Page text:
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Thomas Berger (novelist)

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Thomas Berger
Berger in 1987
Berger in 1987
BornThomas Louis Berger
(1924-07-20)July 20, 1924
Cincinnati, Ohio, U.S.
DiedJuly 13, 2014(2014-07-13) (aged 89)
Nyack, New York, U.S.
GenreLiterary fiction
Jeanne Redpath
(m. 1950)

Thomas Louis Berger (July 20, 1924 – July 13, 2014) was an American novelist. Probably best known for his picaresque novel Little Big Man and the subsequent film by Arthur Penn, Berger explored and manipulated many genres of fiction throughout his career, including the crime novel, the hard-boiled detective story, science fiction, the utopian novel, plus re-workings of classical mythology, Arthurian legend, and the survival adventure.[1]

Berger's biting wit led many reviewers to refer to him as a satirist or "comic" novelist, descriptions he preferred to reject.[2] His admirers often bemoaned that his talent and achievement were underappreciated, in view of his versatility across many forms of fiction, his precise use of language, and his probing intelligence.


Born in Cincinnati, Ohio, Thomas Berger grew up in the nearby community of Lockland. He interrupted his college career to enlist in the United States Army in 1943. Berger served in Europe during World War II and was stationed with a medical unit in the first U.S. Occupation Forces in Berlin,[3] experiences which later provided him with background for his first novel, Crazy in Berlin, published in 1958. On his return, he studied at the University of Cincinnati, receiving a B.A. in 1948. He then pursued graduate work in English at Columbia University, leaving his thesis unfinished to enroll in the writer's workshop at the New School for Social Research. Here Berger met and married an artist, Jeanne Redpath, in 1950. He supported himself during this time by working as a librarian at the Rand School of Social Science, and was briefly on staff at the New York Times Index. Berger later became a copy editor at Popular Science Monthly, and performed freelance editing during the early years of his writing career.[1]

Eventually, Berger was able to devote himself to writing full-time, particularly after the notoriety gained by his third book, Little Big Man, in 1964. Although he would occasionally put his hand to a short story, play, or non-fiction article (including a stint as film critic for Esquire), Berger preferred the long narrative form of the novel, and produced a steady run of critically acclaimed books throughout his career. In 1984 his book The Feud was nominated by the Pulitzer committee for fiction for the Pulitzer Prize, but the Pulitzer board overrode their recommendation and instead chose William Kennedy's Ironweed.[4]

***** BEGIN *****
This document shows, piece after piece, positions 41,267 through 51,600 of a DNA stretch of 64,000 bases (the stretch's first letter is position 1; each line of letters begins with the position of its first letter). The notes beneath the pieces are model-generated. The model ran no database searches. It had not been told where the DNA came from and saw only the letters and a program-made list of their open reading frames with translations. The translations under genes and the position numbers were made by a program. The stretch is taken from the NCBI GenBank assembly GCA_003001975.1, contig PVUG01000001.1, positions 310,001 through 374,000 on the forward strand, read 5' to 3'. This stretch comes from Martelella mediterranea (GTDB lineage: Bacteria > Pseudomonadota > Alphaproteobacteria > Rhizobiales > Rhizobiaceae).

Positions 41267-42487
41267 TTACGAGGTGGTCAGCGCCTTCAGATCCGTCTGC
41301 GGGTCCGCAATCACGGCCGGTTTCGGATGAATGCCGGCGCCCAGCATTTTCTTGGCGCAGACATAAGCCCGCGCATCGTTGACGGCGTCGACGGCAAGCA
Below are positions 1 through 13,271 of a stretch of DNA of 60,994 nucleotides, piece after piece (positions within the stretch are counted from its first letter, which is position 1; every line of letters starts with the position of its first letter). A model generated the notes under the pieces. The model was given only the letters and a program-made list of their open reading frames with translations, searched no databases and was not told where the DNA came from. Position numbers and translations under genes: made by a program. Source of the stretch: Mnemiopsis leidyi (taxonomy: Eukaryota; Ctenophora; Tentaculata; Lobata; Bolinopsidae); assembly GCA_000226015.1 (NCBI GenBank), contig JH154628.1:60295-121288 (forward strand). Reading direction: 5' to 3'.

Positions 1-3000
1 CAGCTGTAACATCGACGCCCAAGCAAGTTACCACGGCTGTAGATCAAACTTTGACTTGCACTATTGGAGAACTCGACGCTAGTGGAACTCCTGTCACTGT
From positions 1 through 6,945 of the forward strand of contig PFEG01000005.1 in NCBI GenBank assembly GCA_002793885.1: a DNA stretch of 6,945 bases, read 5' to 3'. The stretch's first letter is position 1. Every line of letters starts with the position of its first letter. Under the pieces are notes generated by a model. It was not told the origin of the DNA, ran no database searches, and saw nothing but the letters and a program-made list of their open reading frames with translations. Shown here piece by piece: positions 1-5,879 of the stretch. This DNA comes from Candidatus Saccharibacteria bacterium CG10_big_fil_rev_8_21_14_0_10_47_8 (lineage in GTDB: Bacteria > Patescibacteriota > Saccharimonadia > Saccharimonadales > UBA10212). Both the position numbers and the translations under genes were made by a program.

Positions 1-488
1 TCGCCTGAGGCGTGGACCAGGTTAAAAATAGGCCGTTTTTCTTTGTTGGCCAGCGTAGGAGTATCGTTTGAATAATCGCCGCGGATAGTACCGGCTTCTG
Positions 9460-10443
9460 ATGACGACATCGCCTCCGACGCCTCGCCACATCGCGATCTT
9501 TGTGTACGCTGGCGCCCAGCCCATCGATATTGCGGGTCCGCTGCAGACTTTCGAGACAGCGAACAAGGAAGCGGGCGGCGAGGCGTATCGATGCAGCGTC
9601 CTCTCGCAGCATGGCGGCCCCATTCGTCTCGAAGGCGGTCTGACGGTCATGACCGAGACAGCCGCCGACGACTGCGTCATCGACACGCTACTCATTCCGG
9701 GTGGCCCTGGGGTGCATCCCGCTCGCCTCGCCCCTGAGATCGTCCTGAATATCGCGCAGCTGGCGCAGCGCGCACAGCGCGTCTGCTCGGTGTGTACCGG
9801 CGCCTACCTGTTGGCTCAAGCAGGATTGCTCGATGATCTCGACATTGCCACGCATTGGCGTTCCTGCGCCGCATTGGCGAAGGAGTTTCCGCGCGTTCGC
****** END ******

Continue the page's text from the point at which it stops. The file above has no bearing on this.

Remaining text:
In 1974, Berger was a writer in residence at the University of Kansas, and a distinguished visiting professor at Southampton College in 1975–1976. He lectured at Yale University in 1981 and 1982, and was a Regents' Lecturer at the University of California, Davis, in 1982.[5] A collection of his papers is available at the Howard Gotlieb Archival Research Center at Boston University.

Berger resided in New York City from 1948 to 1953, and lived the next twelve years in a town on the Hudson River. In subsequent years, he lived in London, Malibu, California, New York City again, Long Island, and then Mount Desert Island in Maine, before once more returning to the banks of the Hudson.[6] He died on July 13, 2014, seven days before his 90th birthday.[7]

Awards and honors[edit]

Berger received a Dial fellowship in 1962. In 1965, he received a Richard and Hinda Rosenthal Award, National Institute of Arts and Letters, and a Western Heritage Award, both for Little Big Man. Reinhart's Women won Berger an Ohioana Book Award, and he was a 1984 Pulitzer Prize finalist for The Feud. Long Island University awarded Berger a Litt. D. in 1986.[5]


Berger may be best known for Little Big Man, the movie made from his 1964 novel. Released in 1970, it was directed by Arthur Penn, and starred Dustin Hoffman and Faye Dunaway. Neighbors, with John Belushi, Dan Aykroyd and Cathy Moriarty, was released in 1981. Bill D'Elia produced and directed a film adaptation of The Feud in 1989.[8] A film version of the 1992 novel Meeting Evil, starring Samuel L. Jackson and Luke Wilson, was filmed in 2011, and was released to theaters in the United States in May 2012.[9][10]

His play Other People was produced at the Berkshire Theatre Festival in 1970. Berger's radio play At the Dentist's was broadcast by Vermont Public Radio in 1981.[11]





  • Other People (1970)
  • Rex, Rita, and Roger (1970)
  • The Siamese Twins (1971)
  • At the Dentist's (radio play) (1981)
  • The Burglars (1988)


  1. ^ a b CSLF 1983, p. 250.
  2. ^ Madden 1995, p. 153.
  3. ^ Landon 1989, p. xv.
  4. ^ McDowell 1984, p. C26.
  5. ^ a b CANR 1996, p. 52.
  6. ^ Landon 1989, p. 11.
  7. ^ Associated Press in New York (July 22, 2014). "Thomas Berger, author of Little Big Man, dies aged 89". The Guardian. Retrieved July 24, 2014.
  8. ^ The Feud & IMDB.
  9. ^ Meeting Evil & IMDB.
  10. ^ Magnet.
  11. ^ Gotlieb.


Further reading and critical studies[edit]

External links[edit]